Edited by Hugh Thomas and Donna Kelley
Chapter 1: Educating the Next Wave of Entrepreneurs: World Economic Forum Global Education Initiative Executive Summary
* Karen Wilson 1.1 INTRODUCTION Entrepreneurship has never been more important than it is today in this time of financial crisis. At the same time, society faces massive global challenges that extend well beyond the economy. Innovation and entrepreneurship provide a way forward for solving the global challenges of the 21st century, building sustainable development, creating jobs, generating renewed economic growth and advancing human welfare. When we speak about entrepreneurship, we are defining it in the broadest terms and in all forms – entrepreneurial people in large companies, in the public sector, in academia and, of course, those who launch and grow new companies. Now more than ever we need innovation, new solutions, creative approaches and new ways of operating. We are in uncharted territory and need people in all sectors and at all ages who can “think out of the box” to identify and pursue opportunities in new and paradigm-changing ways. My greatest challenge has been to change the mindset of people. We see things the way our minds have instructed our eyes to see. (Muhammad Yunus, Managing Director, Grameen Bank) Entrepreneurship education can be a societal change agent, a great enabler in all sectors. Not everyone needs to become an entrepreneur to benefit from entrepreneurship education, but all members of society need to be more entrepreneurial. The public sector, private sector, academia and non-profit sectors all have roles to play in facilitating the development of effective ecosystems which encourage and support the creation of innovative new ventures. We need to...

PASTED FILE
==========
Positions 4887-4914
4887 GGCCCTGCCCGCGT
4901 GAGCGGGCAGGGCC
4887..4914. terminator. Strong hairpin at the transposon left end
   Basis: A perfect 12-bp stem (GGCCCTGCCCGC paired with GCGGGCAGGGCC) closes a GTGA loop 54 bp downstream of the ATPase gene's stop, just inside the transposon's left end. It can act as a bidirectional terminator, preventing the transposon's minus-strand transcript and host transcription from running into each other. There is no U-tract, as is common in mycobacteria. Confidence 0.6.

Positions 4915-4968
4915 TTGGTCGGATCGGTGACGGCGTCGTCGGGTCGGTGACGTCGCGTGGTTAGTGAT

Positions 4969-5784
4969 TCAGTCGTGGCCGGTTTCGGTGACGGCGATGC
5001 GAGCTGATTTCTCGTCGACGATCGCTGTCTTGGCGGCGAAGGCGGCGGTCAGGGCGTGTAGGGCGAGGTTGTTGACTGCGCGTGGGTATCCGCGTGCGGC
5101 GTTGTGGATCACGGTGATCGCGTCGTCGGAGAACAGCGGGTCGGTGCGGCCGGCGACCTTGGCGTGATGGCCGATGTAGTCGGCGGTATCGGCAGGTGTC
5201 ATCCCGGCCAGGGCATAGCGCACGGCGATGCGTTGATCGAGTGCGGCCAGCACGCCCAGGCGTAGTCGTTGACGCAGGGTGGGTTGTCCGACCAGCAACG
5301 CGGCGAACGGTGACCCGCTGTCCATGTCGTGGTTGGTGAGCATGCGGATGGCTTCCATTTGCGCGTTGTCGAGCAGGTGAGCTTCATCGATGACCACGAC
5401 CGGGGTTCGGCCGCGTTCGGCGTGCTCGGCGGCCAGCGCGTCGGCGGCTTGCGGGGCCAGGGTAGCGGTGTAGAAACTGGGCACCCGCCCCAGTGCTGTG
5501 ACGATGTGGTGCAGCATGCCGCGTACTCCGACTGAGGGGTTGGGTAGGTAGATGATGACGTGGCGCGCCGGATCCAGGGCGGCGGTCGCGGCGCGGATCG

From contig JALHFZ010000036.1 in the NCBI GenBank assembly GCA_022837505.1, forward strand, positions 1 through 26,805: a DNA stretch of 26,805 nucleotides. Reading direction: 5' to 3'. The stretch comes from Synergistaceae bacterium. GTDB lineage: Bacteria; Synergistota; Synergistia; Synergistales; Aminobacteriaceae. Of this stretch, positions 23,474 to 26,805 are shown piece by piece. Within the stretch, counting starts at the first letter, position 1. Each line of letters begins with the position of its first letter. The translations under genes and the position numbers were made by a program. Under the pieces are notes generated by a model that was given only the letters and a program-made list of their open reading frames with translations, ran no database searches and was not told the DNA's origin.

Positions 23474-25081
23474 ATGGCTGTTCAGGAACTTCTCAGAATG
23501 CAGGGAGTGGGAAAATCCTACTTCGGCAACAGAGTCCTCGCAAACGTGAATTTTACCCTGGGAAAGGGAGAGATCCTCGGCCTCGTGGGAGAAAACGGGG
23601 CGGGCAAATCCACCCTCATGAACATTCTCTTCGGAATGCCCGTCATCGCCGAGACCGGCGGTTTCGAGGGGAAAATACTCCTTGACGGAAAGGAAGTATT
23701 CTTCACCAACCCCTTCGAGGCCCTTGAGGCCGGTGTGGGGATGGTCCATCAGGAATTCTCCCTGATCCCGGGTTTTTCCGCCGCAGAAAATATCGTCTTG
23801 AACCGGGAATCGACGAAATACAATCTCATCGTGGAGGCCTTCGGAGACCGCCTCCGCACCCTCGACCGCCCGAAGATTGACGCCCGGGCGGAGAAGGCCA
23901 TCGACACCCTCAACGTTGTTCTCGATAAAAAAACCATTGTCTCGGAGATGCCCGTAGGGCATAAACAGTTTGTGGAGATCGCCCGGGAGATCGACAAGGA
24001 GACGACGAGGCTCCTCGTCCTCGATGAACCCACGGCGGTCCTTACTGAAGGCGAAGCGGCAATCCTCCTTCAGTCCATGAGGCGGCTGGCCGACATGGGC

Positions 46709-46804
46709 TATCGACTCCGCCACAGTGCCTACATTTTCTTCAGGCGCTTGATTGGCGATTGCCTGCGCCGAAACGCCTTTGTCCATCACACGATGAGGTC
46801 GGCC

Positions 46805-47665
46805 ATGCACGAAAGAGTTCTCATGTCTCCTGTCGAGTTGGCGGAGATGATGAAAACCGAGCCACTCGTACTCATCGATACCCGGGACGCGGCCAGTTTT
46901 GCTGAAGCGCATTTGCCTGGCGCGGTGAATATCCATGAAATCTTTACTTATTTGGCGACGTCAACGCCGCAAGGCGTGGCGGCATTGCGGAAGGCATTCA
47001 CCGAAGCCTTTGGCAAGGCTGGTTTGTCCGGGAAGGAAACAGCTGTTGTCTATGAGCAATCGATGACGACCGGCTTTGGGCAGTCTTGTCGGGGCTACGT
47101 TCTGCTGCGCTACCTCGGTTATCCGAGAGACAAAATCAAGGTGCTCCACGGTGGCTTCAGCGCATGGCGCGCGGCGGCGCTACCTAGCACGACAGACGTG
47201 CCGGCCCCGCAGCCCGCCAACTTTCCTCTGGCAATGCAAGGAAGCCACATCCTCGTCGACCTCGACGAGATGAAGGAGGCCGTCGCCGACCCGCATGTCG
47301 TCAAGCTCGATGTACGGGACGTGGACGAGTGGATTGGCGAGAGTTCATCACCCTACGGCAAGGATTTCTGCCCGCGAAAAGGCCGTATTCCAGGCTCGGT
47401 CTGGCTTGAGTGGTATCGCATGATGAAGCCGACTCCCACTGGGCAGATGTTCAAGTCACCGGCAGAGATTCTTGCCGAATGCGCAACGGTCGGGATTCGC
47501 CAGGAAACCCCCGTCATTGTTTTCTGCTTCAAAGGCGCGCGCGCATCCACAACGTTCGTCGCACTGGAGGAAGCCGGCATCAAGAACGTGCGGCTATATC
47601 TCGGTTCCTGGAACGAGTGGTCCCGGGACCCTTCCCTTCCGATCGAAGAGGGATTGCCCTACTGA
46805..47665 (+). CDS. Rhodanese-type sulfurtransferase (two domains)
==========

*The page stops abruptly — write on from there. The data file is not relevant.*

You are not authenticated to view the full text of this chapter or article.